Frank's Chop Shop is not your traditional grooming experience.
It may look like a modest barber shop from the outside, but as soon as you set foot in Frank’s Chop Shop you enter a private universe where devoted street culture meets a classic, detailed aesthetic. The name of the shop pays homage to none other than man of leisure ahead of his time Benjamin Franklin. The art collection, featuring the likes of Jamel Shabazz, Ricky Powell, and Futura, is complimented by beautiful vintage barber chairs and one-of-a-kind accessories. Founded by low-key marketing guru Michael Malbon, the shop is managed on the daily by head barber, painter, and punk enthusiast Brandon (Mr. Bee) Wiseman. With a loyal fan base ranging from fly girls and young industry professionals to gilded hip-hop stars and Hollywood's red carpet elite, the Essex Street shop has become an insider’s destination. On any given day, you might be seated in a chair next to Rick Ross, Wu-Tang’s GZA, Jake Gyllenhaal, or Drake. We recently spent time talking with Mr. Bee about his favorite cuts, his favorite clients, and his most preferred high.
How and when did you start rocking with Frank’s Chop Shop?
I have been rocking with FRANK'S for a very long time. My partner Mike and I had mutual friends that put us together when the idea for a barber shop came on the table. We opened in 2006 but I have been participating in FRANK'S events well beyond!
What do you appreciate most about your position there?
I give thanks every day to God for my position here. I have the luxury of creating an atmosphere with music, conversations, and most importantly haircuts. This house is a family establishment that has not only provided me with a career but has also allowed me to form friendships and bonds that will last a lifetime.
How did you first get interested in styling men’s hair?
I started cutting hair from a very young age as a form of self-expression. At the time, myself and my crew were experimenting with style and music so it was only natural that our haircuts reflected that. I was already painting so cutting hair was another way to put my spin on things. Eventually it became my career but looking back that was never the plan!
A good hair cut is almost like a lifestyle accessory. Can you comment on that?
A good haircut doesn't necessarily mean it's polished or neatly groomed. Much like the clothes we wear or the expression on our faces, our haircuts project an image to the world around us. I encourage people to try new things and understand you can have a hairstyle that can be cut and worn in different fashions depending on the circumstances.
How do you build a vibe and connect with your clients?
I build a vibe and connect with my clients by being a good listener, giving them inside info on music, art, parties and overall community comings and goings. I also make sure I give haircuts that are detail oriented no matter how short or how long!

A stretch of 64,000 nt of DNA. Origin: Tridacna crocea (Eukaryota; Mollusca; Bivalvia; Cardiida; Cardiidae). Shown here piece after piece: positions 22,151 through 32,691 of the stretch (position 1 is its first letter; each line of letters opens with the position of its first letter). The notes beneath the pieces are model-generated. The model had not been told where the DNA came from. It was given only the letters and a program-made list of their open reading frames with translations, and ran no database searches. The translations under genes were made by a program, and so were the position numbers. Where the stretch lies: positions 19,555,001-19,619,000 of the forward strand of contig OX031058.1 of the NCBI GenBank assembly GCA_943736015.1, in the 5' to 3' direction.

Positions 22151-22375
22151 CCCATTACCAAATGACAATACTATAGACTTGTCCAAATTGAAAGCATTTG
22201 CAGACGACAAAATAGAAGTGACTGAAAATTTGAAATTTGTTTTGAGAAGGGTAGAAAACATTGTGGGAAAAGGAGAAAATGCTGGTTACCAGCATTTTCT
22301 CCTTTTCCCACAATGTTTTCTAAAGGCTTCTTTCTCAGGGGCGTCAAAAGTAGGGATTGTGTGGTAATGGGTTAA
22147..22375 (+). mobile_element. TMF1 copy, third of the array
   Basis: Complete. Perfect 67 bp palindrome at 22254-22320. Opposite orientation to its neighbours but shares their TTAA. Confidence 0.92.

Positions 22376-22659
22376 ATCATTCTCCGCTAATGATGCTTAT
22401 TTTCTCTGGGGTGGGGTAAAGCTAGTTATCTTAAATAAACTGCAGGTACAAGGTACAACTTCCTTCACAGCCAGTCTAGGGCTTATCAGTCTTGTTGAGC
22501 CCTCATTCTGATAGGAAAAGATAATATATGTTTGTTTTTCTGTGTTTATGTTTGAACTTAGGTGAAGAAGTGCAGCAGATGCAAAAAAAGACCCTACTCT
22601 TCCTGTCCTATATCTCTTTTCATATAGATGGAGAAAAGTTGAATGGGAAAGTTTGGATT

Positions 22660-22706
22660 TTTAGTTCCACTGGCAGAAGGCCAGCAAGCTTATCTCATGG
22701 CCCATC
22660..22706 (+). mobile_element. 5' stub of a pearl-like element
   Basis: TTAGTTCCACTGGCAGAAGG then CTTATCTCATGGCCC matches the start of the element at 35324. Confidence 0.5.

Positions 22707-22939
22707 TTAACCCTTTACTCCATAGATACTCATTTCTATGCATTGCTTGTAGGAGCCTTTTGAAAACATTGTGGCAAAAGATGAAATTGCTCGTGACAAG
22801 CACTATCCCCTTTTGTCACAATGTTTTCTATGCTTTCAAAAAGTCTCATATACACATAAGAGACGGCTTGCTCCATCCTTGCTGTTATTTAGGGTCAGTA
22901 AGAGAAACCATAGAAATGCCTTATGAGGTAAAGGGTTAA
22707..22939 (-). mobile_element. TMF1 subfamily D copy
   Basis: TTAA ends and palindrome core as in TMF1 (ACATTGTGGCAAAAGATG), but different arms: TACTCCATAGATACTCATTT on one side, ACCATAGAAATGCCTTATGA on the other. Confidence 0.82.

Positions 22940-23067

Can you tell us about a favorite client? A favorite style you’ve created?
Honestly, there are many clients I have had the pleasure of cutting. I've watched some of my fav rappers such as WU TANG CLAN, MOBB DEEP, PRO ERA, and DIE ANTWOORD get in my chair to graffiti legends such as STAY HIGH 149, KEO XMEN, and JAMES TOP, all of whom were huge players in the golden age of subway art. There's something to be said about making a friendship and servicing a haircut to such influential people you've admired.
You’re also a painter and member of the band Scraper’s, any other creative outlets?
I love the arts; it's always been my passion. Painting and fronting a hardcore punk band are two things I enjoy pushing. As of late, I've been taking a shot at some cut and sew pieces I will be showcasing in the near future. Look out for my new book “Style is King.”
How does cannabis enhance your creative process?
Aaaahhhh the HOLY TREE! I appreciate the organic nature of it. I use it to heighten my awareness as well as wind down depending on my mood. I try not to abuse it. I believe it's there for a reason and like all things balance is key.
Why do you think the L.E.S. is still such a cool, genuine, legitimate neighborhood?
The L.E.S. has genuine ghosts in the streets that have beaten a path – it's inevitable that spirit of creativity and entrepreneurship is in the air. A lot of neighborhoods have unfortunately felt the push of gentrification, leaving their identity open to interpretation. This neck of the woods luckily has generations of families who are still here. Not to say the hood isn't changing because it is, but I believe people come with respect for the history here. It's a hood full of diversity that we celebrate to this day.
What’s your favorite high?
My fav high is feeling carefree!!